Note: I have no idea whether other people might find this essay interesting. Writers tend to find everything interesting, and everyone tends to find himself interesting (much to the dismay and/or boredom of others). But I had fun writing it because it opened up a lot of overlooked memories (both olfactory and non-olfactory).
Breakfast: An Autobiography
I am typing this on the bus at 7:30 AM — thinking about breakfast. It’s one of those banal and obvious topics which few people get around to writing about.1 Meals are specific to a time and place; when we read a book or journal, we assume that the normal daily routines of the people we read about are similar to our own: dressing, sleeping, going to the bathroom, eating, washing up, going to work, etc. But that is a mistake. Whenever I travel or visit someone’s house (even if it is only to my sister’s house 200 miles away), I am struck by the differences. That is why I think it’s valuable to describe my own daily breakfast routines. They aren’t terribly original or interesting – just different. But the exercise reminds us about how different each of our lives are – down to the smallest detail. We share a common reality, but not a common way of experiencing the daily rhythms of life. Even for breakfast.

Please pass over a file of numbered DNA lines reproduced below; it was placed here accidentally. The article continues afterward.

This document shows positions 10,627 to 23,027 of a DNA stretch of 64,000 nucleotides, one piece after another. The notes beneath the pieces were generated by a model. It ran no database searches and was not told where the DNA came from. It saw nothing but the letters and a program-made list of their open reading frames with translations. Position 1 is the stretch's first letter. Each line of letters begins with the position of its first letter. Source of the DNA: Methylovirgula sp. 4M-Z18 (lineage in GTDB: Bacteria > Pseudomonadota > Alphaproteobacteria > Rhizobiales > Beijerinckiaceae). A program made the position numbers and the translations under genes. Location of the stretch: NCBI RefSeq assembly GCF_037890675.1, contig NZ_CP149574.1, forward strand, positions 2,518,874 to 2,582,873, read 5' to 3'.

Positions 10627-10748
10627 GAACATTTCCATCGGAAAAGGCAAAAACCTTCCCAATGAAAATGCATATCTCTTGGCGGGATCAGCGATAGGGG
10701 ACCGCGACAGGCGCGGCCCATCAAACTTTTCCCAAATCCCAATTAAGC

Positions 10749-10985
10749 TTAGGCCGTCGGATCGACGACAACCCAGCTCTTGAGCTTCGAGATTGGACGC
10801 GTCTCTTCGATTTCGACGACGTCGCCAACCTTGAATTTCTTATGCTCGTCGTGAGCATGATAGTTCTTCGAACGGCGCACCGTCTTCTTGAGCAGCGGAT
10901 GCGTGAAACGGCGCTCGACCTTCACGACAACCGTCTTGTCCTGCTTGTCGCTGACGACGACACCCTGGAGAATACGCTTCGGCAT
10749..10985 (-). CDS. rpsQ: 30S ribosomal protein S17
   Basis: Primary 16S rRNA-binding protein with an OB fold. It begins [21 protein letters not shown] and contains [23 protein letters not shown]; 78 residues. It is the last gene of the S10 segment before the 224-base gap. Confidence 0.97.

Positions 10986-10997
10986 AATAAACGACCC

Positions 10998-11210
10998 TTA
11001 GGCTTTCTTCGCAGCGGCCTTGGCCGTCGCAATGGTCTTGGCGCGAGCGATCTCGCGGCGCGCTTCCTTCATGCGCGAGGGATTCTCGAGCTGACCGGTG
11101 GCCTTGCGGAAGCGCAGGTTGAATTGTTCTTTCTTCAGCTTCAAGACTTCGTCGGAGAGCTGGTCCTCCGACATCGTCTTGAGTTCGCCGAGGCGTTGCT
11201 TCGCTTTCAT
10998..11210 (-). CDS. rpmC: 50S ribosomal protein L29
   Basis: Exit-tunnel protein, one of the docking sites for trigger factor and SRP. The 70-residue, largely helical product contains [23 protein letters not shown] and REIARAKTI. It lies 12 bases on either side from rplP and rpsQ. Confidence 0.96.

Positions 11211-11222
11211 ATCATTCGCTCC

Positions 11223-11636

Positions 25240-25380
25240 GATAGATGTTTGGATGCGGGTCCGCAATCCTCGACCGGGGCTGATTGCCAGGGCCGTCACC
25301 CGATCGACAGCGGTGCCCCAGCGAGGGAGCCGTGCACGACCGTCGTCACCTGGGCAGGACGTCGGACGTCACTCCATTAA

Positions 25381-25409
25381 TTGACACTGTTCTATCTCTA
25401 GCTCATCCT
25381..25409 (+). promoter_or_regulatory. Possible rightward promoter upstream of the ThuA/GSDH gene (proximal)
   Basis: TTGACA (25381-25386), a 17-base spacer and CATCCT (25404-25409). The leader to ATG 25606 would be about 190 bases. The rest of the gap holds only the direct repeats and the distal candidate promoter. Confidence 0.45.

Growing Up – Student Years